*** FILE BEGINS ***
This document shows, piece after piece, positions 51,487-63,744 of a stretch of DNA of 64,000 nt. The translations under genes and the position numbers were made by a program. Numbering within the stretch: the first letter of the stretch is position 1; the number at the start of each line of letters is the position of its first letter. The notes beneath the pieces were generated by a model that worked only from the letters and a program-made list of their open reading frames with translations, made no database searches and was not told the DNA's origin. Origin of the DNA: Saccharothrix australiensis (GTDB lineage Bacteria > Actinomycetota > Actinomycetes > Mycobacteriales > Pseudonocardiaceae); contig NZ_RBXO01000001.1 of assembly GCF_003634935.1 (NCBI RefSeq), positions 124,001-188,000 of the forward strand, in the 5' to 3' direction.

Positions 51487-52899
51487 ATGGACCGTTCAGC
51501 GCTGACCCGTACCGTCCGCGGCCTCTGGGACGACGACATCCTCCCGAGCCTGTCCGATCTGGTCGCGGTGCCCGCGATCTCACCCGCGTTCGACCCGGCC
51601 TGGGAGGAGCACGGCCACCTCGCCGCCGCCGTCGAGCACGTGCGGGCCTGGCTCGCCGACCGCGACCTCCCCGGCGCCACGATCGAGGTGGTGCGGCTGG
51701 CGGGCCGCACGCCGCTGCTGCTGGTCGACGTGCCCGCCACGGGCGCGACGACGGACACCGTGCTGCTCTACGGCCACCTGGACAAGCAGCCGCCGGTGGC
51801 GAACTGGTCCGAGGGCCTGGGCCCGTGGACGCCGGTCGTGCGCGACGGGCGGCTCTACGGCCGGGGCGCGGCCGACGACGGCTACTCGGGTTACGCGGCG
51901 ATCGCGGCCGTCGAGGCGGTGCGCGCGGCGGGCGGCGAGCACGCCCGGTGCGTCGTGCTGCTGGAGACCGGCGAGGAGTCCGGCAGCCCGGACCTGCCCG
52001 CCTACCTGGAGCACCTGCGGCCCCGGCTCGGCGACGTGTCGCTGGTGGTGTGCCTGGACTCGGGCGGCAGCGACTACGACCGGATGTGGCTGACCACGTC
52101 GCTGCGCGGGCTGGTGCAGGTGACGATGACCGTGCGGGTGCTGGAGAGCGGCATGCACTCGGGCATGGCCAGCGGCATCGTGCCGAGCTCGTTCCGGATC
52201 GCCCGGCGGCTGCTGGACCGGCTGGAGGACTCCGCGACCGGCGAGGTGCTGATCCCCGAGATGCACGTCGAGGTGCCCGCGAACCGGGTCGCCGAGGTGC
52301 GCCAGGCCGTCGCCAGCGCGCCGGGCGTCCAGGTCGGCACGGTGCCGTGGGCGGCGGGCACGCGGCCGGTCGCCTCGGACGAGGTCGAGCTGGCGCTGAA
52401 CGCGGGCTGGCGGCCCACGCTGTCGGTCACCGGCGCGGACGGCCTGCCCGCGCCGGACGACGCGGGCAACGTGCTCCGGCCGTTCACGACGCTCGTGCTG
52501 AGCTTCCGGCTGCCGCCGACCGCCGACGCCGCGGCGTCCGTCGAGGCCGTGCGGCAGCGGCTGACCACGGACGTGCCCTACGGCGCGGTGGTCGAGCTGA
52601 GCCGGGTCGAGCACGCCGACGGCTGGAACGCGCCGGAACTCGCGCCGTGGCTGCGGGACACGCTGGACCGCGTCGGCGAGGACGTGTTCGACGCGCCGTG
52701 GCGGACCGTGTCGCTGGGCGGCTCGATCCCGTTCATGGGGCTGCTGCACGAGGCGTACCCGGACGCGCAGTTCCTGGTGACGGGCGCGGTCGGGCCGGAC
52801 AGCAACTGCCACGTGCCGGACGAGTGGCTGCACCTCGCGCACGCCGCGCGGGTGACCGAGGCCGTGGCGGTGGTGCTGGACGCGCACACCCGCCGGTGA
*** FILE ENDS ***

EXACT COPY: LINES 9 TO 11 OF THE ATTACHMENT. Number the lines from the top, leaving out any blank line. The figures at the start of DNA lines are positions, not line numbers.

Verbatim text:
52001 CCTACCTGGAGCACCTGCGGCCCCGGCTCGGCGACGTGTCGCTGGTGGTGTGCCTGGACTCGGGCGGCAGCGACTACGACCGGATGTGGCTGACCACGTC
52101 GCTGCGCGGGCTGGTGCAGGTGACGATGACCGTGCGGGTGCTGGAGAGCGGCATGCACTCGGGCATGGCCAGCGGCATCGTGCCGAGCTCGTTCCGGATC
52201 GCCCGGCGGCTGCTGGACCGGCTGGAGGACTCCGCGACCGGCGAGGTGCTGATCCCCGAGATGCACGTCGAGGTGCCCGCGAACCGGGTCGCCGAGGTGC